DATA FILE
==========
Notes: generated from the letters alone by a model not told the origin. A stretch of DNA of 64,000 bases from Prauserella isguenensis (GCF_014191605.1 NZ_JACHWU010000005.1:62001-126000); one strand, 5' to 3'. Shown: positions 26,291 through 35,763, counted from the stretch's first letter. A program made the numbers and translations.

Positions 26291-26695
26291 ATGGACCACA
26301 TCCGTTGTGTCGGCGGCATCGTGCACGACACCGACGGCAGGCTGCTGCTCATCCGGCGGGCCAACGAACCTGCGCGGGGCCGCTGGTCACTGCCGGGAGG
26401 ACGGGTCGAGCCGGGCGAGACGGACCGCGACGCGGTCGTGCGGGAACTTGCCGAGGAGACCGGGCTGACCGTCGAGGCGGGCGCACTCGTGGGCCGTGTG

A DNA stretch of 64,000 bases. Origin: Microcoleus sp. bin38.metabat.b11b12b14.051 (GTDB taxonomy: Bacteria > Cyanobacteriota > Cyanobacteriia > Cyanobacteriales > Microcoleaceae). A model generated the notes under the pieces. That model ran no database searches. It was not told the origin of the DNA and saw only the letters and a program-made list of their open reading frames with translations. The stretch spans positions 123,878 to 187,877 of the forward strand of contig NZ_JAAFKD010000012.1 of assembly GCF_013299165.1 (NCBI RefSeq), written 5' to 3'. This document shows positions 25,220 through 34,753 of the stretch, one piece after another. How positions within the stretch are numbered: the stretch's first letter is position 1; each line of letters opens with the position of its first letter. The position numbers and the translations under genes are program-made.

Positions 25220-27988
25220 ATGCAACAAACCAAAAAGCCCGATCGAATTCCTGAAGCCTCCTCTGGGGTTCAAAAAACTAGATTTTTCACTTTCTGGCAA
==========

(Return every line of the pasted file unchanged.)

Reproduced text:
Notes: generated from the letters alone by a model not told the origin. A stretch of DNA of 64,000 bases from Prauserella isguenensis (GCF_014191605.1 NZ_JACHWU010000005.1:62001-126000); one strand, 5' to 3'. Shown: positions 26,291 through 35,763, counted from the stretch's first letter. A program made the numbers and translations.

Positions 26291-26695
26291 ATGGACCACA
26301 TCCGTTGTGTCGGCGGCATCGTGCACGACACCGACGGCAGGCTGCTGCTCATCCGGCGGGCCAACGAACCTGCGCGGGGCCGCTGGTCACTGCCGGGAGG
26401 ACGGGTCGAGCCGGGCGAGACGGACCGCGACGCGGTCGTGCGGGAACTTGCCGAGGAGACCGGGCTGACCGTCGAGGCGGGCGCACTCGTGGGCCGTGTG

A DNA stretch of 64,000 bases. Origin: Microcoleus sp. bin38.metabat.b11b12b14.051 (GTDB taxonomy: Bacteria > Cyanobacteriota > Cyanobacteriia > Cyanobacteriales > Microcoleaceae). A model generated the notes under the pieces. That model ran no database searches. It was not told the origin of the DNA and saw only the letters and a program-made list of their open reading frames with translations. The stretch spans positions 123,878 to 187,877 of the forward strand of contig NZ_JAAFKD010000012.1 of assembly GCF_013299165.1 (NCBI RefSeq), written 5' to 3'. This document shows positions 25,220 through 34,753 of the stretch, one piece after another. How positions within the stretch are numbered: the stretch's first letter is position 1; each line of letters opens with the position of its first letter. The position numbers and the translations under genes are program-made.

Positions 25220-27988
25220 ATGCAACAAACCAAAAAGCCCGATCGAATTCCTGAAGCCTCCTCTGGGGTTCAAAAAACTAGATTTTTCACTTTCTGGCAA